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Lyrical Interpretation from Bob Dylan: 'Blowin' in the Wind'

Song Interpretation: 'Blowin' in the Wind'

By Jason AnschutzPublished 6 years ago 3 min read

Bob Dylan is one of the most well-respected musicians in his era, giving strong meaning and perception to timeless music. "Blowin' in the Wind" (recorded in May of 1962) provides three themes to the song: war, freedom, and peace. Those themes give strong meaning to social movement and the Vietnam War. Each line in the song gives a different meaning and suggests structure throughout the entire song. In analyzing the lyrics of every verse, there’s no right or wrong answer to what something means or suggests. However, a common theme is mentioned, starting with lyrics representing war in the first verse.

In the first verse, the last line lyrics are: “how many times must the cannonballs fly, before they’re forever banned?” This line suggests when iron-heavy cannonballs fly in the air and are done exploding, will they finally come to an end, and will the war conclude? The battle is what you see most often in your mind, but when will the war finally be over? Some may represent this line as freedoms, as guns and cannonballs give meaning to someone or something else, and it’s alright to have different feelings. However, "Blowin' in the Wind" does give answers to its meaningful and powerful lyrics.

As the song continues, the second verse gives meaning to freedom in the second line of lyrics: “how many years can some people exist, before they’re allowed to be free?" This gives strong mention to the Vietnam War and freedom. The lyrics state how long will people live before they are allowed to feel stronger and more powerful, knowing they are set free. I cannot see peace as a common theme from the lyrics. They may give some meaning to slavery, as it did exist during the Vietnam War. When are those people going to be set free? The feeling of freedom comes back into a common theme.

The White Dove Symbolizing Peace

The last common theme of peace, I believe, is the most powerful and relaxing to mention. The first verse in the second line illustrates the theme well: “how many times must a white dove sail, before she sleeps in the sand?” You may think of a white dove soaring in the sky, finally swooping down to the ground and relaxing in the sand. Someone else may imagine a single, white dove flying high in the morning sky representing peaceful calm. As soon as she leaves, the battle begins, and the theme of peace disappears. Powerful and meaningful music lyrics are what make a song unique and distinctive;giving different messages and different meaning to people.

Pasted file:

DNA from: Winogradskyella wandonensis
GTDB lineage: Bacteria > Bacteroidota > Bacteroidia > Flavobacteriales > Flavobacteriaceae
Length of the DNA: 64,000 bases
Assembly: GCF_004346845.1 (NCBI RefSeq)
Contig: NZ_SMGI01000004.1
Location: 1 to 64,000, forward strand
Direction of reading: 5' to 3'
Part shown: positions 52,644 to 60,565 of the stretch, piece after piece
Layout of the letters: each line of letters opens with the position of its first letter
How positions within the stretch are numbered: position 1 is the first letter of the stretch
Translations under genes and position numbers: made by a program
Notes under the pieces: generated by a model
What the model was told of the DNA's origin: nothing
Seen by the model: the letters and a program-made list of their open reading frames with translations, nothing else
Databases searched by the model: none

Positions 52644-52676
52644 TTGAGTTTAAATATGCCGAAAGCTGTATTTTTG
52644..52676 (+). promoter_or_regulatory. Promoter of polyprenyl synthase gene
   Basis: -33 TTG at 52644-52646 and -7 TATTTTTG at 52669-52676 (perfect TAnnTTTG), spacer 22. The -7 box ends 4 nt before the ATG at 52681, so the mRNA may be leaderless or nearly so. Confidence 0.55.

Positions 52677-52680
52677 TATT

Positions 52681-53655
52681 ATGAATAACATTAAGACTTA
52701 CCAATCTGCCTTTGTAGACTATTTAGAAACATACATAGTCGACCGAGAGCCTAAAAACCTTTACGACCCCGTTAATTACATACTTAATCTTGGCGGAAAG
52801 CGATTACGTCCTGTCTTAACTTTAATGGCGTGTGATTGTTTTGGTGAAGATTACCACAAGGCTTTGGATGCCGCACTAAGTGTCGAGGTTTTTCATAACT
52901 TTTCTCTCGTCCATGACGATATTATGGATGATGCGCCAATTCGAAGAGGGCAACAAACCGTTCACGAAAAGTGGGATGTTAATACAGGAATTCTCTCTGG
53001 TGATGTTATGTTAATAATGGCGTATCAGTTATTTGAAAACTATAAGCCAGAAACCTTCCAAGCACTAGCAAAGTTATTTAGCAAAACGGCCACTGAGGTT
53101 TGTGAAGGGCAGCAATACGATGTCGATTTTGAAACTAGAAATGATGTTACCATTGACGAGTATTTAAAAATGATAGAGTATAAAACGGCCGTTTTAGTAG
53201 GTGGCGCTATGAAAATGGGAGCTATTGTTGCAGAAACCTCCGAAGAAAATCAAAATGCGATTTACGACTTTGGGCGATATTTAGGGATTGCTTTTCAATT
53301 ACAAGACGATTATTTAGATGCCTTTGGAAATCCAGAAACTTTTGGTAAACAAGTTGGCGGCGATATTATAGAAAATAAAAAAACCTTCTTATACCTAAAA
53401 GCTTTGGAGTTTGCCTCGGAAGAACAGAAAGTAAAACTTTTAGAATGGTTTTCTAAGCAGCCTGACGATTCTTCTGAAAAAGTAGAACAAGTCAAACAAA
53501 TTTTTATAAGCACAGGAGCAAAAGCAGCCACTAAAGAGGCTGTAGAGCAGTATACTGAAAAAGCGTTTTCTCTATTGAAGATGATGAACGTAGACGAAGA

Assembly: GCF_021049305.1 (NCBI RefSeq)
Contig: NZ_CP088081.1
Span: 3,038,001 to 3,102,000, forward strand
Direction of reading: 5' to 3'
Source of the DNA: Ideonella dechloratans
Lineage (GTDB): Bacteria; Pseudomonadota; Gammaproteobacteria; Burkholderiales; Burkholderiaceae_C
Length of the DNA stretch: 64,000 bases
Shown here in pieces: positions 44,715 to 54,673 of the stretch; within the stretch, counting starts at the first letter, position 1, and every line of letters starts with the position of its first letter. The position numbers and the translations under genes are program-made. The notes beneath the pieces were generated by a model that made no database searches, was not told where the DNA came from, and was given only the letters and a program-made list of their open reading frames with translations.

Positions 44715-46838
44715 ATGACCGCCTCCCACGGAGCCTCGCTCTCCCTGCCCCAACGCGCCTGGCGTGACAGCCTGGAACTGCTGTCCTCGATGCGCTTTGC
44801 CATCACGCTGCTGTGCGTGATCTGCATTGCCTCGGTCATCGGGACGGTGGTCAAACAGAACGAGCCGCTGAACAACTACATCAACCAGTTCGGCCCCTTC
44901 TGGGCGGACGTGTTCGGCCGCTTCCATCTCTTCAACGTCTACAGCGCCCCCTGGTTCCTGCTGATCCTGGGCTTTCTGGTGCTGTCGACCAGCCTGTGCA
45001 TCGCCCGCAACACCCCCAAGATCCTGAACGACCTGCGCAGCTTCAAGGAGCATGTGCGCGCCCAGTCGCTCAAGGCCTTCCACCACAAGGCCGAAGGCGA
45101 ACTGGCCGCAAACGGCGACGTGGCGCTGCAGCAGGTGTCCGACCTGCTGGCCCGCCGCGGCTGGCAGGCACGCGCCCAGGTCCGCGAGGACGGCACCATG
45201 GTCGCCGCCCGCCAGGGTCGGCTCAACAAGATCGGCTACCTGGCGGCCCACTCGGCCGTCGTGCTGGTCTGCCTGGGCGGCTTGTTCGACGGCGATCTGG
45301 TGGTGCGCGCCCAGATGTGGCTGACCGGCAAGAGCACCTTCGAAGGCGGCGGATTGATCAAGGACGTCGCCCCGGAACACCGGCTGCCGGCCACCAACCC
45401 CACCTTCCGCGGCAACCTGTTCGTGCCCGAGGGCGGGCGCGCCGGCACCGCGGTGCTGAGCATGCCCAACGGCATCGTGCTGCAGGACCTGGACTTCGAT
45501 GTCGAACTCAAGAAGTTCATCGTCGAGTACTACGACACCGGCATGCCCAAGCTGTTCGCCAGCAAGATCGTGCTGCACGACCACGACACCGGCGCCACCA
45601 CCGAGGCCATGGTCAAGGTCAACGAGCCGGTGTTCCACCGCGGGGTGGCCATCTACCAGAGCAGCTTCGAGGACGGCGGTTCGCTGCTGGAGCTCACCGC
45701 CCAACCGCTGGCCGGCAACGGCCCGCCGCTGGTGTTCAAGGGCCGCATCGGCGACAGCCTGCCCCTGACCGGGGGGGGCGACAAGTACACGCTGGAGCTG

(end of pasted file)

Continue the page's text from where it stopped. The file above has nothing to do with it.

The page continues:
The Anti-War Advocates: Peter, Paul, and Mary

Peter, Paul, and Mary were huge advocates during the Vietnam War. They sang, performed, and recorded many songs and versions of songs during the war. They were anti-war believers and wanted to bring meaningful and powerful messages to people. When they sang their version of "Blowin' in the Wind," close your eyes and you can almost see the Vietnam War in front of you; the cannonballs flying as they soar across the sky and all the soldiers on the battlefield. If heard closely, you even get goosebumps from how they sing lyrics, as meaning pours from their voice and beautiful harmonies throughout the song.

"Blowin' in the Wind" gives deep impact throughout the song based on three universal themes: war, freedom, and peace. As you listen to the recording from Bob himself, or Peter, Paul, and Mary, the image of the social structure, the Vietnam War, and past memories flood the mind. These may provoke feelings of happiness and joy, or sadness and sorrow. Regardless of what the song gives meaning to, “the answer, my friend, is blowin' in the wind, the answer is blowin' in the wind.”

60s music

About the Creator

Jason Anschutz

I have eight essays published, and I'm proud of that achievement. They are there for "you". I write about anything that you find intriguing! To find them, search for my name "Jason Anschutz". I take a lot of pride in what I write about.

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